In 1999, “Strong Enough” by Cher peaked at number 11 on the Netherlands pop singles chart.

In 1999, “What's It Gonna Be?!” by Busta Rhymes Featuring Janet Jackson peaked at number 29 on the Netherlands pop singles chart.

Sweden 1990s Pop Singles Chart Peaks

In 1999, “Devil Stole The Beat From The Lord” by The Hellacopters peaked at number 50 on the Sweden pop singles chart.

In 1999, “Electric” by Robyn peaked at number 6 on the Sweden pop singles chart.

In 1999, “Everybody” by DeDe peaked at number 48 on the Sweden pop singles chart.

In 1999, “In Our Lifetime” by Texas peaked at number 40 on the Sweden pop singles chart.

In 1999, “That Don't Impress Me Much” by Shania Twain peaked at number 3 on the Sweden pop singles chart.

Austria 1990s Pop Singles Chart Peaks

In 1993, ✪ “Supermodel (You Better Work)” by RuPaul peaked at number 16 on the Austria pop singles chart.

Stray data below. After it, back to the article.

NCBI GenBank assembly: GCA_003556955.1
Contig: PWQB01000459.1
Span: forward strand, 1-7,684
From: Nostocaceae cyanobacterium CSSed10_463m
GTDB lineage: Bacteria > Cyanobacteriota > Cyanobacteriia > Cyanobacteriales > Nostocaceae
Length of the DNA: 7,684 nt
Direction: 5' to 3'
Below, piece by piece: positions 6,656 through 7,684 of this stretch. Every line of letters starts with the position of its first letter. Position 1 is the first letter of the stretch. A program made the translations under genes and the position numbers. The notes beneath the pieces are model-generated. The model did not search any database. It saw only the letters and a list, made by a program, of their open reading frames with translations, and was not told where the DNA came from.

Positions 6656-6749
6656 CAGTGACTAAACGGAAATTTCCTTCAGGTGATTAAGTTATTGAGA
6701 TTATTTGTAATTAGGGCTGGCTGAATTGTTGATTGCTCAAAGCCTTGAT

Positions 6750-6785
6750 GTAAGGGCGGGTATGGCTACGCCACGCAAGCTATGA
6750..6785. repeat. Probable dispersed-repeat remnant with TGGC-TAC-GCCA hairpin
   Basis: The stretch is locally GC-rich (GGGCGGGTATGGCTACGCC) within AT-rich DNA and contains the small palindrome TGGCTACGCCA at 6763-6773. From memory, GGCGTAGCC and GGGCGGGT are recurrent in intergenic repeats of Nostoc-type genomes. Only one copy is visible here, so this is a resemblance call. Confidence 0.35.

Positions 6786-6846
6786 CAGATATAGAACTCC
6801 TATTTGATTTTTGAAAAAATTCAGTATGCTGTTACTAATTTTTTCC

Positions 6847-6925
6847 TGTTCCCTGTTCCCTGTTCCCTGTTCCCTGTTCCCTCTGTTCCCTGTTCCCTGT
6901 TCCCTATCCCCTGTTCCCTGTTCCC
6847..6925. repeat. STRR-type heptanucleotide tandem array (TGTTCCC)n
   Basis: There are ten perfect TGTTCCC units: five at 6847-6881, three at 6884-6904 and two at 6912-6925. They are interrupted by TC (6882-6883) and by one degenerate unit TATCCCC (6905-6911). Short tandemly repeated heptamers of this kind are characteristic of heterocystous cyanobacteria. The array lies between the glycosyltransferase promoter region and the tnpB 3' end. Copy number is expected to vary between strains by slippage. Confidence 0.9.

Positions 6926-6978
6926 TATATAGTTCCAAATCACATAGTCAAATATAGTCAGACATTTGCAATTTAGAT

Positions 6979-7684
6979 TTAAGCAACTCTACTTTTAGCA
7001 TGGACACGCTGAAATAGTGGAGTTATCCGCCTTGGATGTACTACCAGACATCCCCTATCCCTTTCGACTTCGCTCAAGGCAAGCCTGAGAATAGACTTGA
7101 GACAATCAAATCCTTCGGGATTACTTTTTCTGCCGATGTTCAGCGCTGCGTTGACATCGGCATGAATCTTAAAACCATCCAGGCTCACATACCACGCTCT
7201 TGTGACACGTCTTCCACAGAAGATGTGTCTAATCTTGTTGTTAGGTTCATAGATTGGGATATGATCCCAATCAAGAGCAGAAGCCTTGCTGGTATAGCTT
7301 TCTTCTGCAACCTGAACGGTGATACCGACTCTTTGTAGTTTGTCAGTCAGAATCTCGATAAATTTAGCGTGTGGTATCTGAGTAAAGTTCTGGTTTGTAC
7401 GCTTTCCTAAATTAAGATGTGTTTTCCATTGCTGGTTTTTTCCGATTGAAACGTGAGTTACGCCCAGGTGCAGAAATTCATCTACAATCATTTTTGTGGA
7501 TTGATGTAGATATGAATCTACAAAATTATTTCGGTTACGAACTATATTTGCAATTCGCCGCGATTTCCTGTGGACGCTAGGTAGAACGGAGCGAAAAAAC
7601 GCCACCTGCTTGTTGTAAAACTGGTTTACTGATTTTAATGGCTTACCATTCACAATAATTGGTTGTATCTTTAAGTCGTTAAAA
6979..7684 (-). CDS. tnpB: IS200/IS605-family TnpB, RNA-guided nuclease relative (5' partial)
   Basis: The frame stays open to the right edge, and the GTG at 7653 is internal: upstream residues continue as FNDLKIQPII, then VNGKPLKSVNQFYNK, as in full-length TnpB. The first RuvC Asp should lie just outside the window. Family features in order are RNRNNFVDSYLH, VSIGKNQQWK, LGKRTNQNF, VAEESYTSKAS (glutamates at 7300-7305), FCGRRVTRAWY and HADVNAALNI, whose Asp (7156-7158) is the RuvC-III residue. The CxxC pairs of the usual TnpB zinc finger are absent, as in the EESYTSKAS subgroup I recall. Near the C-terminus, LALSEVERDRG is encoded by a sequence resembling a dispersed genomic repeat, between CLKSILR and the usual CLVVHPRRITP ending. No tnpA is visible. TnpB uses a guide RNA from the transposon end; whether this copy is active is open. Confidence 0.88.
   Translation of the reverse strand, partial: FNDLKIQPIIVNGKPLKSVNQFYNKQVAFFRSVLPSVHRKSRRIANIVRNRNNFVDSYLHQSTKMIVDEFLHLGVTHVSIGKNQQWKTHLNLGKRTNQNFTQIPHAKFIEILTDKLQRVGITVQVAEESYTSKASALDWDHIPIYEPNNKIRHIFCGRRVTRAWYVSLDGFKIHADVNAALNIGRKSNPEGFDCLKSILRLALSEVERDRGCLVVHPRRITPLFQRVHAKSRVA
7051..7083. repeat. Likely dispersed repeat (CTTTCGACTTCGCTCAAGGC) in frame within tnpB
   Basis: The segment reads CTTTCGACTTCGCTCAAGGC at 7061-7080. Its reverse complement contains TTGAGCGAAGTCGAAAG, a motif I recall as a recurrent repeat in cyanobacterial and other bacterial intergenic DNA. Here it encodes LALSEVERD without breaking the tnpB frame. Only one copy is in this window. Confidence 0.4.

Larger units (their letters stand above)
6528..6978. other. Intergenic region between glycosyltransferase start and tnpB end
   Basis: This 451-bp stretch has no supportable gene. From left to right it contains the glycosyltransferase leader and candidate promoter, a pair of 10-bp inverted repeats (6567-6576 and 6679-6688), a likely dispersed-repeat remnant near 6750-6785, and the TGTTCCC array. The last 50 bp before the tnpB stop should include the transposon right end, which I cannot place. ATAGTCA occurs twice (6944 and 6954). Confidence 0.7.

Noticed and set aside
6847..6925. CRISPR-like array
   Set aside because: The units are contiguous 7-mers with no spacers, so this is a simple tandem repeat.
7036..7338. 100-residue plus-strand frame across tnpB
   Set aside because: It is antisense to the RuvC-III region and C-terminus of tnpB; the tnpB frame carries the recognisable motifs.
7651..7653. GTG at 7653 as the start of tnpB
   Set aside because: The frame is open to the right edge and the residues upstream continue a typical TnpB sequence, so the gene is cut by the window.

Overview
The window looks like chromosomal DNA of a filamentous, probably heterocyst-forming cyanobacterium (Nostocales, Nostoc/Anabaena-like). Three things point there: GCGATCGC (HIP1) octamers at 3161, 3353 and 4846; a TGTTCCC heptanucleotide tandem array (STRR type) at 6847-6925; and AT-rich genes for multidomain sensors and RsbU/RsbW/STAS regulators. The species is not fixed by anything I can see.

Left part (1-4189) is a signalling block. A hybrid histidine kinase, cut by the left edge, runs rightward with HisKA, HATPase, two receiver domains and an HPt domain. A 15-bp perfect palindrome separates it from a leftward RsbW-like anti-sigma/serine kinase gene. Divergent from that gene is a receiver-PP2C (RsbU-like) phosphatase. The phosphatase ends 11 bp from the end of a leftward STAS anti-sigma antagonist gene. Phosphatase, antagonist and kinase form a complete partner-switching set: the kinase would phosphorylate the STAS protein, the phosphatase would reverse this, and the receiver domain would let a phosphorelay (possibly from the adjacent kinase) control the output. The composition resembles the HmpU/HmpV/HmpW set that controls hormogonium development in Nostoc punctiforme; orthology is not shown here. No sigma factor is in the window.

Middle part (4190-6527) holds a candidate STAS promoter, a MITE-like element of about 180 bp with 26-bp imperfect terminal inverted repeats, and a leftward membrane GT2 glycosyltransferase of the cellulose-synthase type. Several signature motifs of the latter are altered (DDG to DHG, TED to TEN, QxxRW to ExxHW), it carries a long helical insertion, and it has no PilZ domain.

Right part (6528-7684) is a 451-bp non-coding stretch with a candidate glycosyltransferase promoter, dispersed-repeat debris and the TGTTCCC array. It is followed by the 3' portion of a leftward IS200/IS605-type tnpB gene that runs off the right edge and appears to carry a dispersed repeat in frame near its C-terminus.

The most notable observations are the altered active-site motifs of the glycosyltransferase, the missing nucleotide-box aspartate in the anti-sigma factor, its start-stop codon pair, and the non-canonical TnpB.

In 1993, “10.000 People” by United Music Project peaked at number 20 on the Austria pop singles chart.

In 1999, “Always Have, Always Will” by Ace Of Base peaked at number 29 on the Austria pop singles chart.

In 1993, “Give In To Me” by Michael Jackson peaked at number 12 on the Austria pop singles chart.

In 1999, “I Won't Forget You” by Princessa peaked at number 22 on the Austria pop singles chart.

In 1993, “Informer” by Snow peaked at number 2 on the Austria pop singles chart.

In 1999, “Joining You” by Alanis Morissette peaked at number 26 on the Austria pop singles chart.

In 1999, “Love You Today” by C-Bra peaked at number 30 on the Austria pop singles chart.